By James Garnett
    From: Bellingham, WA
    Apr 21, 2004

    Thanks for clarification, George. My mistake was believing the main route description on this page, compounded by my eyeball assessment that the face in my photo "is probably 5.5." Your version corresponds closely to the route description in Rossiter's guidebook. (These problems make me wonder if a higher level of editorial control on climbingboulder.com might not be a good idea....)

    By Kevin Craig
    Apr 22, 2004

    George is correct, the start I was warning about ("No Stranger to Danger") is not visible in reference photo. It is farther up the N. face (but not real far) from the start described by George. If I'm right about NStD, it would be easy to mistake it for the standard start described by George (if one didn't have his comments in hand). Looks easy from the ground but isn't.

    By Paul Weiss
    Sep 27, 2004
    rating: 5.5 4b 13 IV+ MS 4a

    Wow!! This is a really fantastic route. The quality of rock is excellent. The first pitch if you are of average height is spooky, it took me two moves to reach the nice hold. If you are taller you can reach it in one. I would grade it 5.6 personally. The face is consistent and I thought steep, exposed, and with standard flatiron runouts but we stayed towards the north edge. With the small roofs and steep climbing on the upper part of east face.. it was just plain fun and well worth the hike in.

    By Wayne Crill
    From: an Altered State
    Jun 11, 2008
    rating: 5.5 4b 13 IV+ MS 4a

    This is a fun classic line, easy romp to a great FF descent. I'm sure no one will see this comment for years, but why is it that so many of these Flatirons face climbs are just given a grade like 5.5 and no R or X rating? Historical? Certainly many of the classic Flatiron east faces would be considered R or X routes if the difficulty was more severe? just curious

    By Ben Baird
    From: Boulder, CO
    Jul 12, 2008

    The Matron and everything within a 1/4 mile radius is closed from February 1 through July 31 for raptor nesting

    By Jamie Princo
    From: Boulder, CO
    Nov 23, 2009
    rating: 5.5 4b 13 IV+ MS 4a

    Has anyone rappeled the Matron recently?

    We did Saturday and seemingly got off route. I went first on the upper rappel and found an awkwardly placed pair of bolts ~90 feet down far to the rappeler's right. The next rap, on a 60m rope, will reach the ground if one followed the rock face down to the left. If one slips on all that lichen in the area, or goes over the overhang straight below the bolts, it's a long way back up the rope for a "re-do".

    Summitpost makes it sound like the second set of bolts should be slightly left from the initial rap. Did we miss something? are there 2 (or more) sets of bolts on that face? Thanks.

    jamie

    By Julius Beres
    From: Boulder, CO
    Nov 30, 2009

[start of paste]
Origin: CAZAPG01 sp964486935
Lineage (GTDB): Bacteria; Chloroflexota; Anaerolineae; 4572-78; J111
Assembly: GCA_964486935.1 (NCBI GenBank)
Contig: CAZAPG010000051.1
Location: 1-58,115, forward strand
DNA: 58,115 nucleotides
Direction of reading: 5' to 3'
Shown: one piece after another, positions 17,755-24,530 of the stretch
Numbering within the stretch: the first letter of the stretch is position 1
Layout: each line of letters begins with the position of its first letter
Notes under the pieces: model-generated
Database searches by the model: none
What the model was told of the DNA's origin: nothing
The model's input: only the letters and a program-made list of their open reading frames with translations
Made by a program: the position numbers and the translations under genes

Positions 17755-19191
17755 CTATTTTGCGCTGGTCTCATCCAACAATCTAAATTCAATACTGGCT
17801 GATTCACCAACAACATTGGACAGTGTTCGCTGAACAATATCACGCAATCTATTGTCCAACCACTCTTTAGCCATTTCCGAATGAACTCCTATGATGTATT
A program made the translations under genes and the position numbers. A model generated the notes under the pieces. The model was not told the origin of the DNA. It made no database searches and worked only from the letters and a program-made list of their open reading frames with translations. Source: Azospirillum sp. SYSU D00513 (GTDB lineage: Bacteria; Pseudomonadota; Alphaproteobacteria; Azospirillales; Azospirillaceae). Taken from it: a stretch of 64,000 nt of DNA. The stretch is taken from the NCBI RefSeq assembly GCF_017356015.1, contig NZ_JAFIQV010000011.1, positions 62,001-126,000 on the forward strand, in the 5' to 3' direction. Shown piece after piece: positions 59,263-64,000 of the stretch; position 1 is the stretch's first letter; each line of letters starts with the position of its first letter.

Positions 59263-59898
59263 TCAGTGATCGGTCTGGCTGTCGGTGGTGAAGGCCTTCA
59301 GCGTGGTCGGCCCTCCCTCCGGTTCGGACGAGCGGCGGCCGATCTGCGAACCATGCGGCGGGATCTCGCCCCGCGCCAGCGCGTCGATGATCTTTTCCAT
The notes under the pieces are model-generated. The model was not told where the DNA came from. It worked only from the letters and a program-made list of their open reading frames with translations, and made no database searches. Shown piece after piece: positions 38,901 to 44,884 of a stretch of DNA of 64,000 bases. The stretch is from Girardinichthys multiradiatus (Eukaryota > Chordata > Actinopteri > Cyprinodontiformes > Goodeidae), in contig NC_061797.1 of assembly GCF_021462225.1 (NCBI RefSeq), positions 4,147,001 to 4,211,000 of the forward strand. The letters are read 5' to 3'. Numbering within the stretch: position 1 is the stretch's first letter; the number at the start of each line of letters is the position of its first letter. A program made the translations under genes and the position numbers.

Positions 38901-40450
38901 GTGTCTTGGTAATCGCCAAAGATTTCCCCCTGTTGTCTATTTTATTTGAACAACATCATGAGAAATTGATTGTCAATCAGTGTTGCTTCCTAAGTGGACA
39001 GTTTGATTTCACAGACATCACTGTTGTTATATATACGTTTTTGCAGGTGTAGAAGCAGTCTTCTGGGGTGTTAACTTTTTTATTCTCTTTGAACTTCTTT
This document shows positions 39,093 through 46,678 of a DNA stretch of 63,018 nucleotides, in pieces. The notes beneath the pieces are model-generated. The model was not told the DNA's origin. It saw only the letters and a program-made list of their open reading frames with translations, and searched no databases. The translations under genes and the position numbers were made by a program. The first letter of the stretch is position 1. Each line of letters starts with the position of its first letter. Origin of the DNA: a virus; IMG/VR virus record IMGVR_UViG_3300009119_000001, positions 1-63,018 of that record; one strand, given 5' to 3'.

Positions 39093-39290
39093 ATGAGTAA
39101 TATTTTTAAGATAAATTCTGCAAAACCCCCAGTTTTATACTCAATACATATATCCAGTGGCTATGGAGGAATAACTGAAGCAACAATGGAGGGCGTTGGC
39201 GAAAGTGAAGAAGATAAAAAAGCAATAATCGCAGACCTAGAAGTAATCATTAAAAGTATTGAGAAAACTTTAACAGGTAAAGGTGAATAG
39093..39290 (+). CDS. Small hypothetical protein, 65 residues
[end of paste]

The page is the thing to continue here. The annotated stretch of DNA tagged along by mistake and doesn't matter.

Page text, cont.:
rating: 5.5 4b 13 IV+ MS 4a PG13

    "Summitpost makes it sound like the second set of bolts should be slightly left from the initial rap. Did we miss something? are there 2 (or more) sets of bolts on that face? Thanks."

    Jamie, you definitely missed something. I did this about a month ago and it was a straightforward rap. From the top go straight down. I had a 70 m rope and used a little over half (maybe 20 m), and found 2 bolts just a little left of the rap line at the top of the slab section. From those two bolts you can rap to the ground over the left edge of the slabs. (I had plenty of rope left over with my 70.) You could probably also make it rapping down the slabs, but you would have to walk it down to avoid going over the edge.

    Alternately, my 70 almost reached the ground going straight down the slabs from the top. I'm pretty sure with 2 50m you can make it all the way down from the top... Definitely with 2 60m.

    My guess is if you went 90 ft down on the first rap you went too far and missed the bolts on the left. They weren't obvious from above and I was going slowly and saw them when I got close to their level.

    By Jamie Princo
    From: Boulder, CO
    Dec 4, 2009
    rating: 5.5 4b 13 IV+ MS 4a

    Thanks Julius, I figured the fading light was holding a secret from us. I'll keep a sharp eye out for something much further left next time.

    jamie

    By Rodger Raubach
    Jul 21, 2010
    rating: 5.5 4b 13 IV+ MS 4a PG13

    This is a "Boulder Area Classic!" I've taken lots of folks up this route. The first lead can be a little scary for a new leader, and represents the crux of the entire climb. This is a decent "date climb."

    By Rodger Raubach
    Apr 21, 2013
    rating: 5.5 4b 13 IV+ MS 4a PG13

    After looking at some of my older pictures and reading some of the other comments here, I'd suggest a provisional PG-13 rating for the first pitch. The North Face, although somewhat more difficult, is very well-protected from the start. A leader fall on this climb's first pitch probably wouldn't be fatal but would result in more than a wounded ego.